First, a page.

Yom HaSho’a in NYC: subways and traffic jams; people rushing, jogging, zigzagging to their errands, their work, their home; pretty stores flash their goods; passersby and store-keepers half nod a hi, welcome, have a nice day, and as if on automatic pilot, I nod back. The only sirens – a lone ambulance or police car, here and gone. I walk in the streets mindlessly, the mixed-up undecided weather – cloudy, sunny, drizzly all at once – reflecting my feelings.
Having grown up in a country which on this day stands still, flag lowered, radio music switched in all channels, ceremonies everywhere, the voice of the new reporter solemn, the day is etched in my soul. What to do with it here? How to hold it? For years, I’ve organized, wrote, announced, spoke, sought speakers, arranged the music, practiced with the children, made sure others came…. This year I pause to look what’s around. There are several respectful gatherings, ceremonies, stories by survivors and their offspring; there are photos and movies, names and violin music; The “Bayit” in Riverdale puts together an admirable and should be duplicated Yom HaSho’a seder, predicated on the Pesach Haggadah and initiated by Rav Avi Weiss. But all in all, one must seek these things out; they can be easily missed.
I thought it was a struggle to deal with the Holocaust in Israel – the silence of the survivors and those around them, the “diagnosis” of the 2nd and now 3rd generations, the burden, the guilt, the pain, the joy of making it through, the faith and its loss, the silence (did I mention it?), the loud sound of quiet, of those of won’t speak, those who won’t ask and hear… and yet, slowly, I realize the complexities of dealing with the Holocaust and its “Day” from abroad. I wonder, how close do we actually dare get, living in a “land not ours”?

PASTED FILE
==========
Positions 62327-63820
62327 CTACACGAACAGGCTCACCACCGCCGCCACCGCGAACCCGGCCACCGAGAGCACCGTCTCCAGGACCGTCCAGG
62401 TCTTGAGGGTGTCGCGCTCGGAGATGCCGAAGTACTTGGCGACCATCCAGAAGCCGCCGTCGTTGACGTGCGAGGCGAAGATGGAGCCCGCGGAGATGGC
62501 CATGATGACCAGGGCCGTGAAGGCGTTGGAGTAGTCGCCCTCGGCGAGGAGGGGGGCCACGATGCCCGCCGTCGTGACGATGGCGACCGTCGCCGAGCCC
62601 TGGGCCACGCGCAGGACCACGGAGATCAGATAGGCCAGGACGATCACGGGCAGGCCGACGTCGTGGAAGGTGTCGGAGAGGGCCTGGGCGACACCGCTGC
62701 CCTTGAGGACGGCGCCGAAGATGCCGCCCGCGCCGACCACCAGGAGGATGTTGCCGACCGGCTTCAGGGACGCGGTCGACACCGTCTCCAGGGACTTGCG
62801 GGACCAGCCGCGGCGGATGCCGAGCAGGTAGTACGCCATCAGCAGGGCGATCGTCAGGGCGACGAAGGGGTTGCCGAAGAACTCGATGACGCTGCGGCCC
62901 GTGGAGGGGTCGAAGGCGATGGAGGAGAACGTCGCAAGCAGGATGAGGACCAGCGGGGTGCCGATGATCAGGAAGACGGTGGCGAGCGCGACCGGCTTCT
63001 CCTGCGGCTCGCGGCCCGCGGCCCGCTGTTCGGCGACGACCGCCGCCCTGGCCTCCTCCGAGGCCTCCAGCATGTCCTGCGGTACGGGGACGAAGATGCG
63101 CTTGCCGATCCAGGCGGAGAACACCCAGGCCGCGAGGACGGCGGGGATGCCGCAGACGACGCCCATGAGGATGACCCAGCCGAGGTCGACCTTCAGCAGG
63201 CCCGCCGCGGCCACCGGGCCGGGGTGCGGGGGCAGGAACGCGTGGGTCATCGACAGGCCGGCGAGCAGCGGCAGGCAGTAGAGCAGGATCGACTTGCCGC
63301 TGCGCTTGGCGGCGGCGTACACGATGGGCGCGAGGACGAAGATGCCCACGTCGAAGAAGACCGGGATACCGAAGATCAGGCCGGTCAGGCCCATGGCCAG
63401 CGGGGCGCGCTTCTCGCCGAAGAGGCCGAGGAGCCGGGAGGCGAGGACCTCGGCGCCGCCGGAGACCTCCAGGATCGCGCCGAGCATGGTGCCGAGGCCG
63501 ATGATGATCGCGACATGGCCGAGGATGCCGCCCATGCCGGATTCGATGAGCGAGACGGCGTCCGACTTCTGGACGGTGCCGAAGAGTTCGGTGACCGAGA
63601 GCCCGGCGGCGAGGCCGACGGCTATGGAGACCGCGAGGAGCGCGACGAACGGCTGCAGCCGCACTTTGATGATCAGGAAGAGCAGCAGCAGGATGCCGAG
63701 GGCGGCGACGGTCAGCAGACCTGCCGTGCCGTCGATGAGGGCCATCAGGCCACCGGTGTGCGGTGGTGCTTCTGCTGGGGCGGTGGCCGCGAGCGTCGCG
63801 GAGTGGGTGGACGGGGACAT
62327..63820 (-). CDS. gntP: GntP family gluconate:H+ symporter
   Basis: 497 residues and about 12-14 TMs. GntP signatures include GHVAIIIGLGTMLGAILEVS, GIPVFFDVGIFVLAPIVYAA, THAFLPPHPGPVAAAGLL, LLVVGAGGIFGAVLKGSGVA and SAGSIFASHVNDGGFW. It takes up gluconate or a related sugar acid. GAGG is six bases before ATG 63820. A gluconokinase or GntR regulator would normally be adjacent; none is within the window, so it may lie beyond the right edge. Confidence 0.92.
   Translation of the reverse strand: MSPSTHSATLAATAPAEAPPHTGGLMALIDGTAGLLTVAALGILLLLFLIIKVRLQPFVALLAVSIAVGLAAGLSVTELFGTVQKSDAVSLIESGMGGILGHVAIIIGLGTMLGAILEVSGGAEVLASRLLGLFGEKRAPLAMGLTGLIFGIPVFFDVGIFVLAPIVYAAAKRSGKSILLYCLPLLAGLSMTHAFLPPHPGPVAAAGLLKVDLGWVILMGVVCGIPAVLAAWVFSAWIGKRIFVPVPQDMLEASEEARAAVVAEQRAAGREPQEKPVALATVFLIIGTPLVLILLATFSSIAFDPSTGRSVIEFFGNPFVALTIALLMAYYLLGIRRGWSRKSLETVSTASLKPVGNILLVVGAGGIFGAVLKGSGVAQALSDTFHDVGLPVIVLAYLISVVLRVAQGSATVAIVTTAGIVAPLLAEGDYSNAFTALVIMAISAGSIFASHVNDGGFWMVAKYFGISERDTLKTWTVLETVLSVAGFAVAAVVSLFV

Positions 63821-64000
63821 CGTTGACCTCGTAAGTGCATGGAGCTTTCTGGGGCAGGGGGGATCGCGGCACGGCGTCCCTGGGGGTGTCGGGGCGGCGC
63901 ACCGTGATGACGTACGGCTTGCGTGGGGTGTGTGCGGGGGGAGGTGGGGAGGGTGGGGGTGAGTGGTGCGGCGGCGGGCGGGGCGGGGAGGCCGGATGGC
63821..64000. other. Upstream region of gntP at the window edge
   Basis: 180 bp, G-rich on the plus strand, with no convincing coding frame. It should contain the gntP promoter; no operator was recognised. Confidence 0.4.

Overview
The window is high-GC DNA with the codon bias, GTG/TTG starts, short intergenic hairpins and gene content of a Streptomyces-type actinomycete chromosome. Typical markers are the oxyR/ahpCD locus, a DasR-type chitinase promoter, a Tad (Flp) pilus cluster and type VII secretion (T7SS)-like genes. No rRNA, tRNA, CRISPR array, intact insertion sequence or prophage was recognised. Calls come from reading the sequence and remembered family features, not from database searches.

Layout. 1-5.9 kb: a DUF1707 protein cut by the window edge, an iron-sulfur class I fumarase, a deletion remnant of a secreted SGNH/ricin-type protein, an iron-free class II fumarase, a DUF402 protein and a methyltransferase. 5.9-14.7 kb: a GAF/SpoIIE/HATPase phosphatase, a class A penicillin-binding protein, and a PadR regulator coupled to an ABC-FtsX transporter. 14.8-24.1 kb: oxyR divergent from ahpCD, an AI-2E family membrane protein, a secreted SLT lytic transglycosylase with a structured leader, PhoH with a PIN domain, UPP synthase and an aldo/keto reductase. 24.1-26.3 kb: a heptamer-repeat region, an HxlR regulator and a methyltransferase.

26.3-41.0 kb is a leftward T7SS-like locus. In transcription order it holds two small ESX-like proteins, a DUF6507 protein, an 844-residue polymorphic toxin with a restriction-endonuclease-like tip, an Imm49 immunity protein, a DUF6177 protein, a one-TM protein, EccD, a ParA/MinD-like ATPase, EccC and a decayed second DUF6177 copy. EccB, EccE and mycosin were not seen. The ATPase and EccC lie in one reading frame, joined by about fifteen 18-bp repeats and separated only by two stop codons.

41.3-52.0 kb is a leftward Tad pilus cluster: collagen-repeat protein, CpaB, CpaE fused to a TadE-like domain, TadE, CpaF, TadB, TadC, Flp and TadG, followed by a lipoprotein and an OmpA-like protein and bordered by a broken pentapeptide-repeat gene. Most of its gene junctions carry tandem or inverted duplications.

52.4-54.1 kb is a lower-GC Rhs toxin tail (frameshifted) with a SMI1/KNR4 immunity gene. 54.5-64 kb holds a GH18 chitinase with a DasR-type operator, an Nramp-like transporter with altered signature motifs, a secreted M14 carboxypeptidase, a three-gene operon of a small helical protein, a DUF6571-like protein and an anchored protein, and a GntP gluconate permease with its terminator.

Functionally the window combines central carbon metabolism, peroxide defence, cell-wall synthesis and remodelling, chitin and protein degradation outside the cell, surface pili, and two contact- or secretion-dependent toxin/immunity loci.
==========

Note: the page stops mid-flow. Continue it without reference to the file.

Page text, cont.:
Perhaps this is why I am especially appreciative that my yeshiva organizes a visit to the home of Ted Comet. Ted, a native of Cleveland, Ohio and a graduate of Yeshiva University, has been a key player in Jewish communal affairs since the end of World War II, working to meet the needs of Israel and world Jewry. In his career he held several major positions including, to name a few (hold your breath-) Associate Executive Vice President of JDC, Executive Vice President of the World Council of Jewish Communal Service, longtime Assistant Director of the Council of Jewish Federations and the National Director of the American Zionist Youth Foundation, as well as founder/chairman of the Israel Parade on 5th Avenue and producer Israel folk dance festivals (!) at Carnegie Hall and the World’s Fair.
But our visit’s focus is his wife’s art work, a survivor who chose to deal with her trauma first through weaving, and then through helping others in deep, meaningful psychotherapy. We stand in awe in front of the impressive tapestry, thinking and feeling the pain, not only of those who perished, the immense, immeasurable loss for the Jewish people which we haven’t yet recovered, but of the pain of the living and the struggle we all share, in her words, “to turn the victims to victors”.
We often hear the words, “never again”, then watch in honor the recent shootings in Pittsburgh and outside of San Diego; the swastikas on walls, the marches in Germany, the yelling elsewhere, and we wonder, didn’t we just say, “never again”?? Do these words even mean anything??
For some reason, I am reminded of another Yom HaSho’a long ago and far away: while the ceremony was going on inside, outside a demonstration ensued. When I approached their leader, he barked at me, ‘You Jews, always whining about your people and what the Nazis did to you, he said mockingly, what about everyone else who suffered’? I told him that I agree with him; that I’m really sorry for his and everyone’s else pain, and that I wish the whole world would stop, if only for one day, to remember and cry together. I don’t know if my words had any impact or they just got tired or their permit expired, but before too long, they were gone.
The Torah readings around this day are usually from Leviticus 16-20 – Acharei Mot (this Shabbat, outside of Israel; and) Kedoshim (in Israel), jointly translated as – ‘after the death of – the holy ones’… what can we do “after the death of the holy ones”? At the end of the day, we have little control over what others do and what is done to us by others, but we can “never again” ourselves: “never again” will we forget; “never again” will we doubt our own family’s stories; “never again” will we respond with silence when speech and action is appropriate, with carelessness when a helping hand is called for; “never again” will we address victors as victims. There is still so much internal healing to do.
I left Ted’s home thinking, maybe I’ll buy a loom… maybe just start there and see where it goes.